High Definition Adoption Measurement Part V

Today’s guest post is from John Shaw (Senior Director, Adoption Services) of BravoSolution, a leading provider of spend analysis, (e-)sourcing, supplier performance management (SPM) and healthcare sourcing solutions and a sponsor of Sourcing Innovation (SI). It is the fifth of an eight (8) part series, which, when complete, will form a white-paper that BravoSolution will be releasing to the general populace next Wednesday.

Yesterday’s post (Part IV) provided a case study that describes typical challenges faced by a large global manufacturer. In the case study, a 30,000-foot view would show positive progression, even though a number of users would not be using the system to maximize supplier value. The case study described symptoms, likely causes, and potential actions by the adoption team to increase value received.

Today’s post focuses on the process that Company A would follow to transition to high definition.

Understand the Category Impact

The interview concept is very important because each Category is different. Patterns that emerge at the 10,000-foot level may seem like problems, but may be a natural result of the constraints of sourcing a Category. In order to make the most of this data, the Adoption Team must be willing to learn about the characteristics of each Category. Just as an e-Sourcing solution isn’t “one-size-fits all” for each company, and it isn’t “one-size-fits-all” for each Category.

The process of interviewing Category managers and discussing data trends observed by the Adoption Team creates an additional layer of data, and it is in that layer of data that we transition to a High Definition view of adoption.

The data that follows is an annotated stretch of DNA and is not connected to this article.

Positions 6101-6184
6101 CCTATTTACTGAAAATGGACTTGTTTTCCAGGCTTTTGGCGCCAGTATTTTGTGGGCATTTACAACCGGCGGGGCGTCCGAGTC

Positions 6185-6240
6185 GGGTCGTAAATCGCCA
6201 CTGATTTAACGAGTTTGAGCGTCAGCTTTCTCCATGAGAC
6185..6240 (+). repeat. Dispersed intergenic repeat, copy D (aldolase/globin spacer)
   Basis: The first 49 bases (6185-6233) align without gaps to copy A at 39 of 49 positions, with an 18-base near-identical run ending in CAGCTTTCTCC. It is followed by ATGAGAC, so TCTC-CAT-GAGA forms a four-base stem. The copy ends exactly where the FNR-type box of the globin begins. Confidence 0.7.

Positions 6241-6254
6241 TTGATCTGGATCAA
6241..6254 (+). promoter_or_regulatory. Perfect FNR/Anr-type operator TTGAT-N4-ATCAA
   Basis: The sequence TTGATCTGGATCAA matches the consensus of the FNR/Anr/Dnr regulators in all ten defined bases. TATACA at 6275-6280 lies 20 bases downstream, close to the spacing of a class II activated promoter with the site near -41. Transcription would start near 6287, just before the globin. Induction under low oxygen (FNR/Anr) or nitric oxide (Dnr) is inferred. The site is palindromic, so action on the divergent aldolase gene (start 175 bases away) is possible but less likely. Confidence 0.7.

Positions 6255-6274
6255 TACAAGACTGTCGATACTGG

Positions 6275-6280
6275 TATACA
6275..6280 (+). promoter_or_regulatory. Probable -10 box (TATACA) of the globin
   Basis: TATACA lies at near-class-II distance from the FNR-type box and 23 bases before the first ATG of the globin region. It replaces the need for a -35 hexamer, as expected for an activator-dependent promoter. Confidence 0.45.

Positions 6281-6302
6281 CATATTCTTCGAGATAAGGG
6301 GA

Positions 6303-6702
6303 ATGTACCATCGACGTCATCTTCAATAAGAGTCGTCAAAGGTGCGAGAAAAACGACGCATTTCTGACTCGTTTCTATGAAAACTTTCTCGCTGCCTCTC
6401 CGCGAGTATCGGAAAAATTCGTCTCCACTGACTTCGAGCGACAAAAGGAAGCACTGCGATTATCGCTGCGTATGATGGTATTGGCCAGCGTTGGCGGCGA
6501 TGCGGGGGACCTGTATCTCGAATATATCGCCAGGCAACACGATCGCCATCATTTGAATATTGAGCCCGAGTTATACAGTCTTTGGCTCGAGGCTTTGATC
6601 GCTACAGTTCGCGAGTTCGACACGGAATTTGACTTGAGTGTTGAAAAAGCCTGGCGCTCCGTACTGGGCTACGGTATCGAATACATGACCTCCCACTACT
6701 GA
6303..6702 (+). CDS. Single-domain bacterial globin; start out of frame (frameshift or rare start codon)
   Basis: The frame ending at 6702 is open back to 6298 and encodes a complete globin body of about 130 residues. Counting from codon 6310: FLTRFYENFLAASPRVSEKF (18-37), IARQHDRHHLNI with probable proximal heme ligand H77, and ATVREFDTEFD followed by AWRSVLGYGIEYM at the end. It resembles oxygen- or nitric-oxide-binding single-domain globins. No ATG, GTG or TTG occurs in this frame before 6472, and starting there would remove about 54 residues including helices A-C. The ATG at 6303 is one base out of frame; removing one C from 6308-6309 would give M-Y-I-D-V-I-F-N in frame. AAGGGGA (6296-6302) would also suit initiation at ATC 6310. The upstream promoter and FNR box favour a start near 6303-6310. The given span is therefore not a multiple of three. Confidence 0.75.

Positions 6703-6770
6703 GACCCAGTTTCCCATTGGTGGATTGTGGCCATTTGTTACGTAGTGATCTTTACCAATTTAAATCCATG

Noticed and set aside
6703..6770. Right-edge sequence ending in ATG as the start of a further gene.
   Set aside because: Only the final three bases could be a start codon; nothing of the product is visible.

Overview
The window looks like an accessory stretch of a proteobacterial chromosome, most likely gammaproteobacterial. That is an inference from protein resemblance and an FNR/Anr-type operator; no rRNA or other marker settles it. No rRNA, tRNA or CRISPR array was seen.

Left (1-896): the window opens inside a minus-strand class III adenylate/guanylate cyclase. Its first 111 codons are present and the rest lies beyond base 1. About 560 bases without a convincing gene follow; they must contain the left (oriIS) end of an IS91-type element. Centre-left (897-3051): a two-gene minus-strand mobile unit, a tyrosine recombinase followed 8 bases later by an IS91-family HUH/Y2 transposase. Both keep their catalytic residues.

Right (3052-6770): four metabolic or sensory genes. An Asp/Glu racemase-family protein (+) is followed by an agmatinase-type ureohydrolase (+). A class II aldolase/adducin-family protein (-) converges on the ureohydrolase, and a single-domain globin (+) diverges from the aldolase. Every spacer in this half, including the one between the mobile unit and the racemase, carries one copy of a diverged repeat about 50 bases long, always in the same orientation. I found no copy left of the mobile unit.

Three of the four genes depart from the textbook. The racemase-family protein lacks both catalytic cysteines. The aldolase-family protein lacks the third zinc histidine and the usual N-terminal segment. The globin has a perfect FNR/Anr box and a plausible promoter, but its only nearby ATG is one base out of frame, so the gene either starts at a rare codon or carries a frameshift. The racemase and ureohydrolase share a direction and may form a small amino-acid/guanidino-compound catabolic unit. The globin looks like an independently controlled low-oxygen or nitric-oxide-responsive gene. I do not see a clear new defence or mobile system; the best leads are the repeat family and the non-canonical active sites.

Transitioning to High Definition:

As we drop down from our 10,000-foot view to our High Definition view, we are going to expand beyond the Category and User dimensions to include Category-specific targets over time. We move to this view as we recognize that each Category not only has its own characteristics, but that the strategies deployed in that Category should change over time.

In most organizations, a Category’s overall strategy is determined as part of a periodic review process. As the strategy for each Category is established, the Adoption Team becomes a key stakeholder in this process because it is their job to help the Category Manager use the tools in a way that supports the strategy.

The examples below highlight how adoption goals can be tied directly to the strategy for a particular Category:

Category goals.

It is at this point, when you have aligned both Adoption Measurement and Adoption Opportunity Assessment directly with both your organizational objectives and Category-specific strategies that you have achieved High Definition Adoption Measurement. Your Adoption Team is now in a position to directly enable and monitor progress towards you business objectives.

Part VI will provide an example case study that describes some of the adoption challenges of an energy company operating in a (European) regulatory environment.